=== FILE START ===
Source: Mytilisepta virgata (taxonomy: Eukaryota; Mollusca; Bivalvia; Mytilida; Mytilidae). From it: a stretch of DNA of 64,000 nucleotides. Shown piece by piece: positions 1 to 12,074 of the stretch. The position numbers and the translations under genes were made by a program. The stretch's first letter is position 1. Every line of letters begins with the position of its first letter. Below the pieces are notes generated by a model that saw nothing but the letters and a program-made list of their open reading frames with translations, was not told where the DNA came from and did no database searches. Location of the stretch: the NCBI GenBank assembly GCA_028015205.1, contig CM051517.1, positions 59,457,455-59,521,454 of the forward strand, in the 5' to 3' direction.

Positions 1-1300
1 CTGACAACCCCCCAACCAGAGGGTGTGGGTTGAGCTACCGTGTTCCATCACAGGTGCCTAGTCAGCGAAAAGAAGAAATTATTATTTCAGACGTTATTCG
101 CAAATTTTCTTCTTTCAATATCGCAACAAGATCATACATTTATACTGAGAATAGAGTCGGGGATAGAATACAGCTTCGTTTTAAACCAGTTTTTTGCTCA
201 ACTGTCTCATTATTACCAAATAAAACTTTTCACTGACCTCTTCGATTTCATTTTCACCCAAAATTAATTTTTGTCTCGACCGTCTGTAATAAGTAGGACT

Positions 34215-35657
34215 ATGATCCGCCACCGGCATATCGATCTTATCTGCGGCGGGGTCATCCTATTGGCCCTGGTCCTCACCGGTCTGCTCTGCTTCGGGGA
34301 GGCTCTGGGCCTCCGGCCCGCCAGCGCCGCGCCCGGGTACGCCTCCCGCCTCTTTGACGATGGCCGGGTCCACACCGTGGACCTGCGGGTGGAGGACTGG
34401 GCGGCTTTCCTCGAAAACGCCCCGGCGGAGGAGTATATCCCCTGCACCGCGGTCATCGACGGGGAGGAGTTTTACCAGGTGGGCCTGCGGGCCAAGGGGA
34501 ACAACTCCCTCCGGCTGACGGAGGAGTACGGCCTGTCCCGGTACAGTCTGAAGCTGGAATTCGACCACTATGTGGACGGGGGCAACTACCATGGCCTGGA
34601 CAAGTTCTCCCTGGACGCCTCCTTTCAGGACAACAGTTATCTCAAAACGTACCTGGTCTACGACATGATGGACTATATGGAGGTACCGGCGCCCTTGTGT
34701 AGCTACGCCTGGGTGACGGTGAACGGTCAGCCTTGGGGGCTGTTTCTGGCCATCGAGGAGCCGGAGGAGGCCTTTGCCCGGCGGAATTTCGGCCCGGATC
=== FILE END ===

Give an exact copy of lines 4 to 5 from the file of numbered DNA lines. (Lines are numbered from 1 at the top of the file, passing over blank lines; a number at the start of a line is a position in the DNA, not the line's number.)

101 CAAATTTTCTTCTTTCAATATCGCAACAAGATCATACATTTATACTGAGAATAGAGTCGGGGATAGAATACAGCTTCGTTTTAAACCAGTTTTTTGCTCA
201 ACTGTCTCATTATTACCAAATAAAACTTTTCACTGACCTCTTCGATTTCATTTTCACCCAAAATTAATTTTTGTCTCGACCGTCTGTAATAAGTAGGACT